Junkyard Find: 2001 Hyundai XG300

Murilee Martin
by Murilee Martin
junkyard find 2001 hyundai xg300

I admit I’ve got a sick fascination with luxury cars sold by companies not (at the time, in this market) known for luxury. There’s the Mitsubishi Diamante, of course, and the Mazda 929, and even the Volvo 262C Bertone (I’m still looking for a junked Daewoo Leganza, but either they don’t exist or— more likely— they fade into the junkyard background so perfectly that I never notice them). The Hyundai XG, well, that’s a perfect example of the “who’s laughing now?” phenomenon; just a decade ago, we all chortled at the idea of a Korean luxury sedan selling in the United States. Today, German and Japanese car-industry execs wake up screaming from Hyundai-themed nightmares. So, that makes today’s Junkyard Find of great historical significance (to me and maybe a dozen others).

The XG was a Hyundai Grandeur, which started life as a rebadged Mitsubishi Debonair but had become an all-Hyundai machine by the time of the XG. Not a bad-looking car at all, but American car shoppers didn’t have a good reason to buy it.


Perhaps some Korean-style TV ads might have boosted sales on this side of the Pacific.

It would have been hard to replicate the macho-yet-restrained voiceovers that make Korean car ads so great, though.

Plus, there was the fact that you could buy an Infiniti or Lexus with a V8 and rear-wheel-drive, or even a Cadillac with a front-drive V8. The 189-horse Sigma V6 failed to impress American car shoppers.

I’ve never been inside a moving XG, but Hyundai was building pretty good cars by the dawn of the current century (in amazingly stark contrast to the car that made the Yugo GV seem reliable barely a decade earlier) and I’ll bet these cars were very comfortable and held together well for the price.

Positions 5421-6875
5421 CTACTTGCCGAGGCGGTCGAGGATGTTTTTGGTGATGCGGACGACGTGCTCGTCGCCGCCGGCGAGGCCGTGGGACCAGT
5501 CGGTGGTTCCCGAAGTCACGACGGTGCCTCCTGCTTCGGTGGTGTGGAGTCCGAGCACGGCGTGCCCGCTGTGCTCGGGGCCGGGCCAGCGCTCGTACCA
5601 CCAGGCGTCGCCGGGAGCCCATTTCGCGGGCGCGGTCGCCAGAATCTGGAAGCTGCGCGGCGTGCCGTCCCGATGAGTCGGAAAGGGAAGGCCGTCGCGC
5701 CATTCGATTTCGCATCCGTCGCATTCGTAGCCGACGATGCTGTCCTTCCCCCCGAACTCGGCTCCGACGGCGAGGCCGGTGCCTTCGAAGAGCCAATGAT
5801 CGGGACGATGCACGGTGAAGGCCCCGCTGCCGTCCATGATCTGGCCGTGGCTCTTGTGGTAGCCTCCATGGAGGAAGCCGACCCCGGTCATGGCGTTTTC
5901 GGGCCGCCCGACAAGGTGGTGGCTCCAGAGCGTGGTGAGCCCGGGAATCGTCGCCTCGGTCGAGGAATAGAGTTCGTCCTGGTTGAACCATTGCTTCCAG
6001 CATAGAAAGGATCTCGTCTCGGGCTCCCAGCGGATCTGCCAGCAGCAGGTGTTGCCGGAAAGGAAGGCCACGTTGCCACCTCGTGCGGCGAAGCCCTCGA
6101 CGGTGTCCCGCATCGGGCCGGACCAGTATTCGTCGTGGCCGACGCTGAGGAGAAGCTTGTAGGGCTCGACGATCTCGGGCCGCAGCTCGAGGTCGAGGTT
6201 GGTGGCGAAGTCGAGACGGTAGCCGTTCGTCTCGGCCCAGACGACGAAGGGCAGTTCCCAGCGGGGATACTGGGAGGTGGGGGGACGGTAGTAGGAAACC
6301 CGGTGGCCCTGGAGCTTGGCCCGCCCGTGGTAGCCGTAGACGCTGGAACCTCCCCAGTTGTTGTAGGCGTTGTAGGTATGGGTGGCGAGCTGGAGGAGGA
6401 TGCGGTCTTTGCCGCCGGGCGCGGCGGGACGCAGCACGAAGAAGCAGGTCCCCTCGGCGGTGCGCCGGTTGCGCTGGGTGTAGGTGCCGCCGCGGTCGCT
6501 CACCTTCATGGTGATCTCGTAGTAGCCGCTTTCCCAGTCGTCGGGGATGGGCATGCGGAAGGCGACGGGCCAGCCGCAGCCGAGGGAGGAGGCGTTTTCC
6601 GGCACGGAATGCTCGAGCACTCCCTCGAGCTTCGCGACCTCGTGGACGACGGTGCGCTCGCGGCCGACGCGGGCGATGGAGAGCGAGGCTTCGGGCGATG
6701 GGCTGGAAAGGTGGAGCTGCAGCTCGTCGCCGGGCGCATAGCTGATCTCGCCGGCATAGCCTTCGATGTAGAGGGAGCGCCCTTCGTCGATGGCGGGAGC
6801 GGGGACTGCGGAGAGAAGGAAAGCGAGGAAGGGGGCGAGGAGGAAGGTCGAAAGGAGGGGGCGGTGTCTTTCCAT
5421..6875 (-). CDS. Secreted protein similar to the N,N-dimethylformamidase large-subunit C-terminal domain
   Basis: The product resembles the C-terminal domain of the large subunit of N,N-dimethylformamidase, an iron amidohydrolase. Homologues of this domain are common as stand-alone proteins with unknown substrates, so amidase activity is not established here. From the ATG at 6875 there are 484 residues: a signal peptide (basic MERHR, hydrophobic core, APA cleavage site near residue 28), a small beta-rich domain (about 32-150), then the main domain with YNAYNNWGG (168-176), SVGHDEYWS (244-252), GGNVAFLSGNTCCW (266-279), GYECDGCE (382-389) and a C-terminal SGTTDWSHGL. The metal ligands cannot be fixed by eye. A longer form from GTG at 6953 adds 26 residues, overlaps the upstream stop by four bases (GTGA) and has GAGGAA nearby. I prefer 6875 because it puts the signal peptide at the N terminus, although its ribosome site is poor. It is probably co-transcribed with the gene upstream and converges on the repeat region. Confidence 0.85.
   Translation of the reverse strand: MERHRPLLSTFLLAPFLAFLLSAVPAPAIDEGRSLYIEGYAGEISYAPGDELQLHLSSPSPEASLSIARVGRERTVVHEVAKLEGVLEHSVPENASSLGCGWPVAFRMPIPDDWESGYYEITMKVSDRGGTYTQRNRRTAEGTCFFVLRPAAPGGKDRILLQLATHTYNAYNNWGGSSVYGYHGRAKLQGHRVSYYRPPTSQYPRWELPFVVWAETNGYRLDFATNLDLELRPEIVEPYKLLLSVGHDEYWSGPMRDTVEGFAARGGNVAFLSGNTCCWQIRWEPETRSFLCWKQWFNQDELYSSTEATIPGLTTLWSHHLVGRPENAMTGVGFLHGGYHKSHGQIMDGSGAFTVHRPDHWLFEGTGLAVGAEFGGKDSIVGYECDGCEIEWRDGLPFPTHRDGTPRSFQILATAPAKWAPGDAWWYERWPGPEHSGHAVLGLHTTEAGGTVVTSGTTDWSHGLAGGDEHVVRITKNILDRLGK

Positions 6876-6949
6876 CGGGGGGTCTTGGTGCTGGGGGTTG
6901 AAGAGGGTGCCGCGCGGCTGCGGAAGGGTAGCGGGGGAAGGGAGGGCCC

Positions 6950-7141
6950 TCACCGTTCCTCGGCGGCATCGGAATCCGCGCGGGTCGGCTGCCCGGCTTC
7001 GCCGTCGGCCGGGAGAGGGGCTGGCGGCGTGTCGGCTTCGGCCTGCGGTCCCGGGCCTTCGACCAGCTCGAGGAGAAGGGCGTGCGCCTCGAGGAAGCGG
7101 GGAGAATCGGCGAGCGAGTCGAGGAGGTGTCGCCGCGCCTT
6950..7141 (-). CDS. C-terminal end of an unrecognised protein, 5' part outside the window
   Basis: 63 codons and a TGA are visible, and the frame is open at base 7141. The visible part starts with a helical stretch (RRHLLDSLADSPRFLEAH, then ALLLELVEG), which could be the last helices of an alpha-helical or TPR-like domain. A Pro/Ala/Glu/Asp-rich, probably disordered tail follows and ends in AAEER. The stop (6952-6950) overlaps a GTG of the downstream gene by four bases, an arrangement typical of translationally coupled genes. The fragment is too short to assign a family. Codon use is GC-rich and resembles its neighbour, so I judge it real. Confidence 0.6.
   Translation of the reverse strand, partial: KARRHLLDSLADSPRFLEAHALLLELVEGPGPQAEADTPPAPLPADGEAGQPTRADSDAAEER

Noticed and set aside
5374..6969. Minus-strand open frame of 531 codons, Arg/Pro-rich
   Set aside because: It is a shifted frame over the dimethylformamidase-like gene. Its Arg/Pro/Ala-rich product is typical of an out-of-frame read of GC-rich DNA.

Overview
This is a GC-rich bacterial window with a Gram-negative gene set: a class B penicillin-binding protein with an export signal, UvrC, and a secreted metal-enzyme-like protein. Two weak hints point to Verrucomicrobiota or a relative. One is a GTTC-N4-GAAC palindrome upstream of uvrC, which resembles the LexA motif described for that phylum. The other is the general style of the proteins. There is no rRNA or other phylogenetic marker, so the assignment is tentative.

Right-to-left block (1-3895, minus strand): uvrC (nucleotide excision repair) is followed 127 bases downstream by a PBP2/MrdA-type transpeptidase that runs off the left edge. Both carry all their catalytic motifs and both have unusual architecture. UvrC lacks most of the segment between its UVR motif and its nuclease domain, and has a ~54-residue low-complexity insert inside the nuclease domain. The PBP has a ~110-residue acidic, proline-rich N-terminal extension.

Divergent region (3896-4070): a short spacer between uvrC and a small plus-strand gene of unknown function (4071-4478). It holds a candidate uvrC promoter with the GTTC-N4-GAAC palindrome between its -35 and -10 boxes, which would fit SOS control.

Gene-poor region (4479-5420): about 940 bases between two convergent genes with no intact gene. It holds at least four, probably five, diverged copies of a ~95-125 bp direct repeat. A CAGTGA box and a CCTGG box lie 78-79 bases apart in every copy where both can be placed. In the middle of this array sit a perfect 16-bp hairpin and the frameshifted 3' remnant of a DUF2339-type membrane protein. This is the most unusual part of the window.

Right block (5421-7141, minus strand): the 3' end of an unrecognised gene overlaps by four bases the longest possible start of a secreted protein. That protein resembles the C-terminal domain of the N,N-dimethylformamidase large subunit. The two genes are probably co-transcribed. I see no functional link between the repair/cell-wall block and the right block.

How much? The MSRP on the base XG300 was $23,499 (about 31 grand in 2013 bucks), which was less than half that of the $48,895 Infiniti Q45. Sure, a fairer comparison would be with the Camry-based, front-wheel-drive/V6-powered Lexus ES300… which had a $31,505 price tag in 2001.

You’ll find one in every car, kid. You’ll see.







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  • Guy922 Guy922 on Feb 13, 2014

    I really appreciate this post MM. I have a strange obsession with Luxury cars from non-luxe brands myself. I always found this model to be somewhat intriguing with its basic lines and understated looks. Good find! I never find as many interesting imports at the Salt Lake Yards.....although, I'm starting to see a rather high number of Gen 3 Camry wagons lately......which leaves me slightly unsettled.....

    • Guy922 Guy922 on Feb 14, 2014

      Wow. Look at the exposed screws that bind the cruise control buttons to the steering wheel. How did this NOT compete with Lexus? LMFAO.

  • Allan850glt Allan850glt on Feb 24, 2014